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Psalms 77:4

King James Version (KJV)
Adam Clarke
Bible Commentary

Thou holdest mine eyes waking - Literally, thou keepest the watches of mine eyes - my grief is so great that I cannot sleep.

I am so troubled that I cannot speak - This shows an increase of sorrow and anguish. At first he felt his misery, and called aloud. He receives more light, sees and feels his deep wretchedness, and then his words are swallowed by excessive distress. His woes are too big for utterance. "Small troubles are loquacious; the great are dumb." Curae leves loquuntur; ingentes stupent.

Albert Barnes
Notes on the Whole Bible

Thou holdest mine eyes waking - literally, “Thou holdest the watchings of my eyes.” Gesenius (Lexicon) translates the Hebrew word rendered “waking,” “eyelids.” Probably that is the true idea. The eyelids are the watchers or guardians of the eyes. In danger, and in sleep, they close. Here the idea is, that God held them so that they did not close. He overcame the natural tendency of the eye to shut. In other words, the psalmist was kept awake; he could not sleep. This he traces to God. The idea is, that God so kept himself before his mind - that such ideas occurred to him in regard to God - that he could not sleep.

I am so troubled - With sad and dark views of God; so troubled in endeavoring to understand his character and doings; in explaining his acts; in painful ideas that suggest themselves in regard to his justice, his goodness, his mercy.

That I cannot speak - I am struck dumb. I know not what to say. I cannot find “anything” to say. He must have a heart singularly and happily free by nature from scepticism, or must have reflected little on the divine administration, who has not had thoughts pass through his mind like these. As the psalmist was a good man, a pious man, it is of importance to remark, in view of his experience, that such reflections occur not only to the minds of bad people - of the profane - of sceptics - of infidel philosophers, but they come unbidden into the minds of good people, and often in a form which they cannot calm down. He who has never had such thoughts, happy as he may and should deem himself that he has not had them, has never known some of the deepest stirrings and workings of the human soul on the subject of religion, and is little qualified to sympathize with a spirit torn, crushed, agitated, as was that of the psalmist on these questions, or as Augustine and thousands of others have been in after-times. But let not a man conclude, because he has these thoughts, that therefore he cannot be a friend of God - a converted man. The wicked man invites them, cherishes them, and rejoices that he can find what seem to him to be reasons for indulging in such thoughts against God; the good man is pained; struggles against them: endearours to banish them from his soul.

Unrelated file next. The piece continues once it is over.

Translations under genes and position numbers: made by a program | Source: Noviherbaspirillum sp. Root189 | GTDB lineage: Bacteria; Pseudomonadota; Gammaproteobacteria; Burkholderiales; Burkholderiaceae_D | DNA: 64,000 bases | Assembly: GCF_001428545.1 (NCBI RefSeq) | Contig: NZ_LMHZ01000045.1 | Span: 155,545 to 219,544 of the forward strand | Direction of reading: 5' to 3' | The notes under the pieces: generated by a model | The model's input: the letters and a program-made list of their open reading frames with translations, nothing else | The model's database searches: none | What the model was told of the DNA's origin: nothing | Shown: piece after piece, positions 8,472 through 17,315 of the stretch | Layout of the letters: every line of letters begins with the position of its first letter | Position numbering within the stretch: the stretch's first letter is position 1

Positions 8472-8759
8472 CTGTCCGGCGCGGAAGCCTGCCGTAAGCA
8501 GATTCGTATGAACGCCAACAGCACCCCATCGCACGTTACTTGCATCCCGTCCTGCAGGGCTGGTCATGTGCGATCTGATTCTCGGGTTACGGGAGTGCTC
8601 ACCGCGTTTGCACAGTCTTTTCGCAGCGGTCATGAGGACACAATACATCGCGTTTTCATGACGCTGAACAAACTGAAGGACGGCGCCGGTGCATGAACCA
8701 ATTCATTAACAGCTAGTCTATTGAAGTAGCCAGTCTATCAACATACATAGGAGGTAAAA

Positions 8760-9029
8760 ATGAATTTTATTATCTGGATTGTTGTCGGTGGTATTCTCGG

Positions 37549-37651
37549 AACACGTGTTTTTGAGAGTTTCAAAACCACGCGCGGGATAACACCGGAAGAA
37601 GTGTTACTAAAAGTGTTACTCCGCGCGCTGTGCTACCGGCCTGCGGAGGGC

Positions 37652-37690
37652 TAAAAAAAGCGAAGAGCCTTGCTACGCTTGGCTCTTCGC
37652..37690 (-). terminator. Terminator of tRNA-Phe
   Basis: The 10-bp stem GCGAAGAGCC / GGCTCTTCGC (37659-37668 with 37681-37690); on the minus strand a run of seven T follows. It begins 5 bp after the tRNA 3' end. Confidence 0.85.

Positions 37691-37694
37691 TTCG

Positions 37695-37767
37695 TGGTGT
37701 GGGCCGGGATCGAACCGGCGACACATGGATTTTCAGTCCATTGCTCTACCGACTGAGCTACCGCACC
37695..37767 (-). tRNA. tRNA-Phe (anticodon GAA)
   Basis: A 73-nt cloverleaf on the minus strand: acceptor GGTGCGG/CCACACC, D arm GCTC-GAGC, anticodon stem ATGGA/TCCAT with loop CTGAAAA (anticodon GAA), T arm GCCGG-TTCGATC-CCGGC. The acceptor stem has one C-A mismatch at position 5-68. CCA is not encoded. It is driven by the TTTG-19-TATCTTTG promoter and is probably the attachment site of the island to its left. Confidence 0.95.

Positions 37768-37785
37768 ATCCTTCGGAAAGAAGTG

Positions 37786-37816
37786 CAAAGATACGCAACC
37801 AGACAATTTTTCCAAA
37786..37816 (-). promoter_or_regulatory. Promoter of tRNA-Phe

Matthew Henry
Concise Bible Commentary
Days of trouble must be days of prayer; when God seems to have withdrawn from us, we must seek him till we find him. In the day of his trouble the psalmist did not seek for the diversion of business or amusement, but he sought God, and his favor and grace. Those that are under trouble of mind, must pray it away. He pored upon the trouble; the methods that should have relieved him did but increase his grief. When he remembered God, it was only the Divine justice and wrath. His spirit was overwhelmed, and sank under the load. But let not the remembrance of the comforts we have lost, make us unthankful for those that are left. Particularly he called to remembrance the comforts with which he supported himself in former sorrows. Here is the language of a sorrowful, deserted soul, walking in darkness; a common case even among those that fear the Lord, Isa 50:10. Nothing wounds and pierces like the thought of God's being angry. God's own people, in a cloudy and dark day, may be tempted to make wrong conclusions about their spiritual state, and that of God's kingdom in the world. But we must not give way to such fears. Let faith answer them from the Scripture. The troubled fountain will work itself clear again; and the recollection of former times of joyful experience often raises a hope, tending to relief. Doubts and fears proceed from the want and weakness of faith. Despondency and distrust under affliction, are too often the infirmities of believers, and, as such, are to be thought upon by us with sorrow and shame. When, unbelief is working in us, we must thus suppress its risings.
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